Audrey, Baby Violet, Angus-the-dog, Tess and I went to get the Christmas tree today. They walked up the hill and across the road to the tree farm and I drove the truck so we'd have it to haul the tree home. Steve stayed behind because he was in the middle of a project. He helped carry the tree into the house and he secured it into the tree stand for us when we got back. While we had our hearts set on a skinny tree, it was tempting to purchase one of the beautiful Balsam firs the owner showed us. I told the girls that we were looking for the least worst tree. We were going to rescue an ugly tree and make it beautiful. We held firm and found the skinniest tree without too many dead needles. There were two more appealing, skinnier ones that I would have preferred, but they had vines and too many dead needles around the trunk. We strolled all around the upper and back fields just for fun before we settled on the right tree for us. Of course, it was one of the first trees we saw when we first arrived. Tess had fun taking pictures and Violet loved the fresh air.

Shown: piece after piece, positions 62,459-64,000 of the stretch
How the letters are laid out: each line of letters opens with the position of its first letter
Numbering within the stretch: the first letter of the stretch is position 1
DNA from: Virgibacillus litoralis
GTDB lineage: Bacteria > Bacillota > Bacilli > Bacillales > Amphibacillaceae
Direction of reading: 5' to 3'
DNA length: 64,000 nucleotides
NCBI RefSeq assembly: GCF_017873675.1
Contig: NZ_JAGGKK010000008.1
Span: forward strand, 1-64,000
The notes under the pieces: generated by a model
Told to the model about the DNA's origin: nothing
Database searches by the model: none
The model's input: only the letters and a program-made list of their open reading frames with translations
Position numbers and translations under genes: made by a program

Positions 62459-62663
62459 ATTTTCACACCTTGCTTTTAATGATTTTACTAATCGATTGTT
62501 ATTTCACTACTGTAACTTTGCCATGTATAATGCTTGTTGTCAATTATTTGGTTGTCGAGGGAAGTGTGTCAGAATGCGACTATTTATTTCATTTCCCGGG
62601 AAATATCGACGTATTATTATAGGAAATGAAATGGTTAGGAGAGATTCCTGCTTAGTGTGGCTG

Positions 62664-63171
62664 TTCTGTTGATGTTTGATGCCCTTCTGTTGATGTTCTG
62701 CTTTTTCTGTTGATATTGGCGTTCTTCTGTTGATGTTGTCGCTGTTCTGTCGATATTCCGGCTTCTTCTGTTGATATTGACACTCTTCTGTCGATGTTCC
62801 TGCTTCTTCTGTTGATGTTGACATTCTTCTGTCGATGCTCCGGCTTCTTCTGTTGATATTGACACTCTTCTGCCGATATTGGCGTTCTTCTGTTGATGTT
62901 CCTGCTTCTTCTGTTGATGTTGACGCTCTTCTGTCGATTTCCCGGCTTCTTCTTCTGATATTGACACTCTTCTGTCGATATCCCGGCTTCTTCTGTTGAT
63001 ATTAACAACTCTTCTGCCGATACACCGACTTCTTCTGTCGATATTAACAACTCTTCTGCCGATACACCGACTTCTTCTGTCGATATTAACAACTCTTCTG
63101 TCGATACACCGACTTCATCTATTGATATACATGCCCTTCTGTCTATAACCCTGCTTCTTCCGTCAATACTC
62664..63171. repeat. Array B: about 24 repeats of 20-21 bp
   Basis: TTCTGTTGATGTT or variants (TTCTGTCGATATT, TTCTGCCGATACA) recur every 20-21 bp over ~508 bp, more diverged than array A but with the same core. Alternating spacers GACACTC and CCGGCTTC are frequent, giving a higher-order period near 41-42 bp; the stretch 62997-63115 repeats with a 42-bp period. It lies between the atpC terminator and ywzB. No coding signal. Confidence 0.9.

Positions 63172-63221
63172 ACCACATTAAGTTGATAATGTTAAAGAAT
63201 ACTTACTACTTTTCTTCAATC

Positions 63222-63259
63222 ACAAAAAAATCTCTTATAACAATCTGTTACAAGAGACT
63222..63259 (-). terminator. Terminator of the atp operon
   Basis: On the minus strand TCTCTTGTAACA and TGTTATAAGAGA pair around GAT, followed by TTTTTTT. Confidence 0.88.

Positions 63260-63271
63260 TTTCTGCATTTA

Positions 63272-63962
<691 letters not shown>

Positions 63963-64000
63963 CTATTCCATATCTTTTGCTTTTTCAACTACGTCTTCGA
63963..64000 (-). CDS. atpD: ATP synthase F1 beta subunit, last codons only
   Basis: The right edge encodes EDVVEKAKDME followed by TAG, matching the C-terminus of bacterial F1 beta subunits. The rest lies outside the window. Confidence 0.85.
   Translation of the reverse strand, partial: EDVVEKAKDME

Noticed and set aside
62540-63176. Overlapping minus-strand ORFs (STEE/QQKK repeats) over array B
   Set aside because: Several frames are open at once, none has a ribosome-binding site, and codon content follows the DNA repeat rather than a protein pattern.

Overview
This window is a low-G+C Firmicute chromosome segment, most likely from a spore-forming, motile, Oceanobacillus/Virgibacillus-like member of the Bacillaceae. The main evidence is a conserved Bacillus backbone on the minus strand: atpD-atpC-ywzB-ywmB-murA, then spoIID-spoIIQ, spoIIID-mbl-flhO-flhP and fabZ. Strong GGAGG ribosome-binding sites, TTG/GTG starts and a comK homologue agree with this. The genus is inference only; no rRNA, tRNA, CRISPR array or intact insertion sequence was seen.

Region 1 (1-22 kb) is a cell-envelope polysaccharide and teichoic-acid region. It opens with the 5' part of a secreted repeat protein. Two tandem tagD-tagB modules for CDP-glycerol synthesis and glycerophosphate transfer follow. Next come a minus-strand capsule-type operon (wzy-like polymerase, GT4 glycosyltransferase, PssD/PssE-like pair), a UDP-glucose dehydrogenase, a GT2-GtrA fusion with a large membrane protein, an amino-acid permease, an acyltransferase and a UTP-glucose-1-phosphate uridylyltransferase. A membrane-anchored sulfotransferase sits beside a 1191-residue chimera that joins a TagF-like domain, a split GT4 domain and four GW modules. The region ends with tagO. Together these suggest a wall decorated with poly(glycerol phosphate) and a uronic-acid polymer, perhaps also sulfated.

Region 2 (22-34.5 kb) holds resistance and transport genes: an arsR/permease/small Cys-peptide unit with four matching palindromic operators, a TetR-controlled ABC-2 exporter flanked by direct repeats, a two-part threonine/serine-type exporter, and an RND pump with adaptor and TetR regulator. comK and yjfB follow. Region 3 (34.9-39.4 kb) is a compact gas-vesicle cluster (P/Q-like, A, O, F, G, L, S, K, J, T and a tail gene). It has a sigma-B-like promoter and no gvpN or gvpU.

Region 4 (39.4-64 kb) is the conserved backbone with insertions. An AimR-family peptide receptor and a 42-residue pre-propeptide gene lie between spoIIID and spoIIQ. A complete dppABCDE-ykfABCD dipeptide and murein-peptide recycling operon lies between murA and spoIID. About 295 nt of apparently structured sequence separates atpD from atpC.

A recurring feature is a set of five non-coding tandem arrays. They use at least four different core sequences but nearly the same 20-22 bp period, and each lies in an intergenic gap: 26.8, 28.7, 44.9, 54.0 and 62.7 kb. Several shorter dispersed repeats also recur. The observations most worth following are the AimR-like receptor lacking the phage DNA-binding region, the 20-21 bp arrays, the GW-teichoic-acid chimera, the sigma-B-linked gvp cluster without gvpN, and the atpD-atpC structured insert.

After we had the tree loaded into the truck, I put it in four-wheel-drive and drove through the back entrance of our property and down the hill. I once tried growing evergreen saplings on this hill as a mini tree farm of our own. They all died that year. I had the thought that maybe I should try it one more time. The little hillside field is the perfect spot for a crop of trees. In ten years or so, we could cut our first tree. Hmmm. I see another spring project in the making